When it gets to the stage of building strong positive relationships while you are in recovery, the whole process is very important – particularly when you are getting out of rehab and transitioning into society. When you are recovering and even afterwards, it is very important that you have a strong support system; people who can encourage you when the going gets tough, and can uplift you when you are going through a tough withdrawal phase.

Their support is the only factor that will stand between you and relapsing, but the problem is mainly the lack of intuition when you attempt to build these relationships. This is not your fault though – when you have sent a long time within the haze of addiction, it is challenging to find yourself and your footing again, even though it is possible.

In fact, the lack of knowledge on the issue can cause you to exhibit some behaviors that alienate the people who are trying to assist you to recover. Here are some of them.

Attempting to fix others

While it is a normal aspect of recovery to open up about issues that you are facing in your journey to sobriety, it is a bad thing if you do not offer a listening ear before anything else. Sometimes giving solutions is good, but only if the person has asked for advice on what to do – otherwise, they are mostly interested in just talking about what they are going through.

When you constantly tell someone how they should live their lives in recovery, they can feel worse and end up shutting you out when they fail to follow through your suggestions.

Judging others because of their choices

It is good to be discerning in your relationships, even those in recovery. However, judging others because of how they dress, how they look, or how they view issues of life – including comments they may have made in a meeting – fails to be effective when you are trying to build relationships with them.


Failing to forgive others

Perhaps you may have run into friction with one of your fellow recovering addicts, or they may have done something that angered you. While it is a healthy option to give yourself some space until you calm down, it is also wrong to hold onto anger and fail to forgive them.

Getting angry is normal, but holding onto that anger is not, and it will only interfere with the recovery process. It will also stop you from building possibly worthwhile relationships with others in rehab, even if they may have made honest mistakes, while your ability to stay focused on the positive aspects of your journey will be impaired – therefore interfering with your journey to becoming sober.

Being overly dramatic

Going through up and downs is a normal part of everyday life, and everyone goes through these phases. While it is a good thing to talk about the things and emotions that are affecting you in various ways, it is also a bad thing to be melodramatic about the things you are going through.

Your support system is a place where you can open up and talk about your feelings and other aspects of your life, but they can also turn away from you if it is only drama that is associated with you.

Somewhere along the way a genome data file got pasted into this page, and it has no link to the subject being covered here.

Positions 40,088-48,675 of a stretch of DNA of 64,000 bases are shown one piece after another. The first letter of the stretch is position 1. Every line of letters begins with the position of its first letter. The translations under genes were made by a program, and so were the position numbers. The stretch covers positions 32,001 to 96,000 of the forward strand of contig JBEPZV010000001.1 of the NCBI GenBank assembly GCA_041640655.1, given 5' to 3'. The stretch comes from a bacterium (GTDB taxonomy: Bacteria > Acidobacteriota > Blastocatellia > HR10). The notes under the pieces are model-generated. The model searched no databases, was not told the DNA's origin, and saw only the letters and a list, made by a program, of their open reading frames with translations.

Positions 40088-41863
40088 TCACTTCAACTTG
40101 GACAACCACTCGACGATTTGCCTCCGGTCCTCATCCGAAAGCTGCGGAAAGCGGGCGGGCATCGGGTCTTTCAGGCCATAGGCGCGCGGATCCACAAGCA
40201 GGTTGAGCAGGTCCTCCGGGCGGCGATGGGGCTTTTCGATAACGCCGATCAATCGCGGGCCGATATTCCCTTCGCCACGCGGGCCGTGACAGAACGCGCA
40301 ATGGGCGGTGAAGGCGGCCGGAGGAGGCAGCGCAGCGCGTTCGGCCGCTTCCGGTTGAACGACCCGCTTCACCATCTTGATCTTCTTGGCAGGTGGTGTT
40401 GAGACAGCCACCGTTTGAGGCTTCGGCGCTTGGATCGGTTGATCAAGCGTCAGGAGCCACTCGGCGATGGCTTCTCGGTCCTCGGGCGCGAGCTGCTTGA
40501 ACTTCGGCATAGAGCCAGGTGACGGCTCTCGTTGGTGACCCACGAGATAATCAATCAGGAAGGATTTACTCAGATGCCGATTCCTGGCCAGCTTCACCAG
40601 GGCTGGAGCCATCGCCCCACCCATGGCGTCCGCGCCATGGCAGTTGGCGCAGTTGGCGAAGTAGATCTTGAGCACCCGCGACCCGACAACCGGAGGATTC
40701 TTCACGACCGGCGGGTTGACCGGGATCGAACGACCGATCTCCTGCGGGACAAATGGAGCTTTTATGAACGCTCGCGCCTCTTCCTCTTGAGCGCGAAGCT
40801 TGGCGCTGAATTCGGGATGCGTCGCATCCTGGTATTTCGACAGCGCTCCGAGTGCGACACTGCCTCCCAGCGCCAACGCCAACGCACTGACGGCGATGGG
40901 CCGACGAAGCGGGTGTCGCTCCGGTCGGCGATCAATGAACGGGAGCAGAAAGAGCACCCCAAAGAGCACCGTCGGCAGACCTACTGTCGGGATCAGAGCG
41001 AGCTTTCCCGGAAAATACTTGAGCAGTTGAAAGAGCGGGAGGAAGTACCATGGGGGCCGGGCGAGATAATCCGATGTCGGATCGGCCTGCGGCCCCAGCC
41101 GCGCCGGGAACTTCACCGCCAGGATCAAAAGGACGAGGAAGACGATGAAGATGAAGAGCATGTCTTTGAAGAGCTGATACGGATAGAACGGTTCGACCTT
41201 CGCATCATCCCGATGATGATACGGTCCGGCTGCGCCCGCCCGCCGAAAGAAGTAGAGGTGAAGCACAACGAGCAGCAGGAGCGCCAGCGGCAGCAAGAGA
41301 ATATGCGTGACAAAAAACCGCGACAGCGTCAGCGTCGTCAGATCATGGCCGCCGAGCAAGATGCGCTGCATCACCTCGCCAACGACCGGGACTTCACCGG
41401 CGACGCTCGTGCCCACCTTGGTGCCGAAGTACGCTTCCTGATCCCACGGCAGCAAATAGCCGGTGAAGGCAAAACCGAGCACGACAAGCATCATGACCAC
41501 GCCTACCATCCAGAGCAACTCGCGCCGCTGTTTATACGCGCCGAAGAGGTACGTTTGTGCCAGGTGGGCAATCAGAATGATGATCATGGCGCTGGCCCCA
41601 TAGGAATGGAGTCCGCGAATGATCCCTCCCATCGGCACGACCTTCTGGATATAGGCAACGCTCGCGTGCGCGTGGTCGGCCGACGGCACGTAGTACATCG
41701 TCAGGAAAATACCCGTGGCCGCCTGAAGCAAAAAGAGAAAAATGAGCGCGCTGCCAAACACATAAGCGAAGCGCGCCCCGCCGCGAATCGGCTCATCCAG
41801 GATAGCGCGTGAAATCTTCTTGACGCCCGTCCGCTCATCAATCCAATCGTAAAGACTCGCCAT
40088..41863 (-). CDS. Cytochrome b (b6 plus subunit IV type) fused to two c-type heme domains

Lying about yourself


Honesty is a big part of the recovery process, and honesty goes a long way towards connecting with others. In order for you to begin the recovery process, it is important that you are honest with yourself and admit you have a problem, and it is also important to open up to your therapist at the recovery village.com about the changes that the recovery process is doing in you. It is also important that you are honest with your friends, especially your support group.

When you overstate your experience and exaggerate your accomplishments in front of others, you only make yourself look like an egotistical person – and that is guaranteed to drive people away. That also means you say things you did not, you want to make yourself look like you have overcome more than others have, or just being dishonest on a general level; all these things will make people distrust what you say.

Spreading rumors

The recovery community is not any different from other institutions like schools, because people are still themselves no matter where they are. The community also has stories circulating about various people; including stories of who is sleeping with who, who has relapsed, who is lying about any issue, who is at risk of relapse, and so on.

It might seem harmless to engage in such stories, but when you entangle yourself in such stories, you are always bound to hurt someone regardless of whether the story is true or not. The best approach would be to mind your own business, and stay out of it as much as possible, instead of involving yourself in other people’s business.

Using others to accomplish an agenda

There are few feelings that are as hurtful as finding out someone used you to accomplish their own agenda or goals. Taking the things you could get from anyone to fuel your addiction regardless of whether they were willing or not might have been your life as an addict, but recovery forces you to adopt an attitude of give-and-take.

It is good to ask for help when you are struggling with something, but do not take advantage of them either – make sure to offer your help when they ask for it, or when they need your support on something.

Guessing the goals of other people

Regardless of whether you think another person’s goals are interesting or not, you should be supportive of the choices they make. Judging someone for their mistakes or decisions will not help you gain friends – it will only turn them away from you.


The road to recovery is made better by having a support system along the way. However, there are things you might do that risk you not forming support networks in recovery, so it is important to stay mindful of others and respect their choices.

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